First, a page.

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All Chernobyl staff who wanted to leave are out, UN nuclear watchdog says

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The remaining members of the one shift of technical staff who had been on duty at Chernobyl’s radioactive waste facilities since Russian forces seized the site last month have been relieved, the UN nuclear watchdog said on Monday.

For more than three weeks the Ukraine facilities, next to the now-defunct power plant that in 1986 was the site of the world’s worst nuclear disaster, were operated by a single shift of staff that happened to be on duty when Russian forces took control on February 24. All had been unable to leave until Sunday.

For weeks the International Atomic Energy Agency (IAEA) has been saying the situation, which meant that the staff on duty were exhausted and working under extreme pressure, posed a growing risk to the site’s safety and called for them to be rotated out.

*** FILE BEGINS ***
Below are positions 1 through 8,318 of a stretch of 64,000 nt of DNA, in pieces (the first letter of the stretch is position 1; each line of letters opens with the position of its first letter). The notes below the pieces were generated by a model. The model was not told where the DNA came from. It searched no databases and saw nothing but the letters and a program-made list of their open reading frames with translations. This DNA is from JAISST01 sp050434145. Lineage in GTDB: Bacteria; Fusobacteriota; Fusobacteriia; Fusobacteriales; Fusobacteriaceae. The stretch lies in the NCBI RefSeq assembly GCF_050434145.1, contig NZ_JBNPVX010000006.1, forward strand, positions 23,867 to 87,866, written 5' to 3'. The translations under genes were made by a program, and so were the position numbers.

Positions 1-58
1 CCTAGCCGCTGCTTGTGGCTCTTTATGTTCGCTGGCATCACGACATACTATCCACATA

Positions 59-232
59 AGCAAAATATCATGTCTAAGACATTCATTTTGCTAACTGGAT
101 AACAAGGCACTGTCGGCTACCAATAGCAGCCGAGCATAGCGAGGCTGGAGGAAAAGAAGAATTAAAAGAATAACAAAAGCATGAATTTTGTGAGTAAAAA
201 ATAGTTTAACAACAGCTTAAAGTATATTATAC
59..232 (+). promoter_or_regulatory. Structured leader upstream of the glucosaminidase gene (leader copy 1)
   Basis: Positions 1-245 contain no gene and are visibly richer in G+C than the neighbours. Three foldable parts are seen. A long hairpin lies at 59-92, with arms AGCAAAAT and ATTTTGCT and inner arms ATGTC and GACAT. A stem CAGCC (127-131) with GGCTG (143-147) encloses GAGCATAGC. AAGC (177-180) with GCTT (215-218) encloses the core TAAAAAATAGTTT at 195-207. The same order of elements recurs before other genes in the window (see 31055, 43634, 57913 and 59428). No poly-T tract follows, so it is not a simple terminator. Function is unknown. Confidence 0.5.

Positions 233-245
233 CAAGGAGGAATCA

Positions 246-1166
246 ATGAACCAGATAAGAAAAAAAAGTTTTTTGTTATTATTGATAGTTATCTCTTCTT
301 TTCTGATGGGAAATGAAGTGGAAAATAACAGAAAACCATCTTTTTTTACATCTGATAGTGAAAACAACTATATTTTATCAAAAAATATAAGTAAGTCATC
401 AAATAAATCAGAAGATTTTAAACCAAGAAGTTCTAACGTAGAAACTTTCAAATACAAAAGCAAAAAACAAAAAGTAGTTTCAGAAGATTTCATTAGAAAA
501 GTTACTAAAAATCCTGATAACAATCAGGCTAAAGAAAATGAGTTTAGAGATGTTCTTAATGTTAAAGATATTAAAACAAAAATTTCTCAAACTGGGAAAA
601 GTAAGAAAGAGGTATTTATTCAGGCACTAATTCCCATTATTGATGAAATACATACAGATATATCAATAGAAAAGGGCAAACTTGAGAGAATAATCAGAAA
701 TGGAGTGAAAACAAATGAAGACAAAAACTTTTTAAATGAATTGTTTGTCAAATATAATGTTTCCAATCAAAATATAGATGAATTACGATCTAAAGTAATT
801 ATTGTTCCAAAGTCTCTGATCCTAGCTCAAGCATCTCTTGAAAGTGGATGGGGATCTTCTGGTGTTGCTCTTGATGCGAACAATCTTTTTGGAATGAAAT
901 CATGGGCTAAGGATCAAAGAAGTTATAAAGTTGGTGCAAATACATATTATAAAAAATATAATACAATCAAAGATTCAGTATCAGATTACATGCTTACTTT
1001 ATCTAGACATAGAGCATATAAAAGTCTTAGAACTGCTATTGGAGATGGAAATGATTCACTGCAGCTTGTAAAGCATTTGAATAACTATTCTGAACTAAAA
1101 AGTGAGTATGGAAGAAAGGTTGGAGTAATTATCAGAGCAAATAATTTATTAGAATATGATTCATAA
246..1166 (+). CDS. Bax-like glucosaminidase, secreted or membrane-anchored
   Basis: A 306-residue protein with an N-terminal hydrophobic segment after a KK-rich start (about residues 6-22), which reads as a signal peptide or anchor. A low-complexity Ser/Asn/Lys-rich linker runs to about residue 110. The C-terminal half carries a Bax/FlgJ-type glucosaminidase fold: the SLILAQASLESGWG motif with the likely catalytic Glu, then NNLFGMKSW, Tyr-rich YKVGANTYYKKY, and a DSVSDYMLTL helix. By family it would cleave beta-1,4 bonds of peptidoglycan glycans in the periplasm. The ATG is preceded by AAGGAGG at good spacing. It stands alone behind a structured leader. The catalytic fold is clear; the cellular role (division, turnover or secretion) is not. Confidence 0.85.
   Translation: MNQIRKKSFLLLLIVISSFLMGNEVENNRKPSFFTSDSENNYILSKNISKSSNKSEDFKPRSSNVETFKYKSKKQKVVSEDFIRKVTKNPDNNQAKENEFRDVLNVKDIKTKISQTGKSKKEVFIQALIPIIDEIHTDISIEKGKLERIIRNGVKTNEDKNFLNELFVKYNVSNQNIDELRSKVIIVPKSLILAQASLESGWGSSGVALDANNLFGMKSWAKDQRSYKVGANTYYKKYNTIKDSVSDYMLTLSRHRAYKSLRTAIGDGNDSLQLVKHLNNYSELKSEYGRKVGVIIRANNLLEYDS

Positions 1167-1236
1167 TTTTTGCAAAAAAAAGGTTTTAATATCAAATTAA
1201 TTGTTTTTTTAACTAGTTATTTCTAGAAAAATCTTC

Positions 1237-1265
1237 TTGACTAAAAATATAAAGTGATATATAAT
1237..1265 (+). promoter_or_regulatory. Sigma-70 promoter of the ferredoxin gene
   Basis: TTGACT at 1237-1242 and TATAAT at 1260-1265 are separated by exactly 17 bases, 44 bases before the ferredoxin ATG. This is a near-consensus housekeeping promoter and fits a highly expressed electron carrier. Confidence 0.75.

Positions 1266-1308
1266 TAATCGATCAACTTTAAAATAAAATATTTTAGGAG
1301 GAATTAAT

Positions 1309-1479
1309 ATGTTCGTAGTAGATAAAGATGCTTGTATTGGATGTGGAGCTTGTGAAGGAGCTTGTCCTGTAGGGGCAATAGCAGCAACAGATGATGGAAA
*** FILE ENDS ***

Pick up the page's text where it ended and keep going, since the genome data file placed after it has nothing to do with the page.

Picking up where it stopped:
“Ukraine’s regulatory authority said about half of the outgoing shift of technical staff left the site of the 1986 accident yesterday and the rest followed today, with the exception of thirteen staff members who declined to rotate,” the IAEA said in a statement.

The Ukrainian regulator said most of the Ukrainian guards who have also been there since it was seized remained at the site, the IAEA added. The agency said last week that there were 211 technical staff and guards at the site, without breaking that number down further.

The departing technical staff have been replaced by Ukrainian colleagues who like them are based in the nearby town of Slavutych, the IAEA said, citing the Ukrainian regulator.

“The new work shift … includes two supervisors instead of the usual one to ensure that there is back-up available on the site, the regulator said,” according to the IAEA statement.

The IAEA added, also citing the Ukrainian regulator, that an agreement had been reached on how to organize staff rotations.

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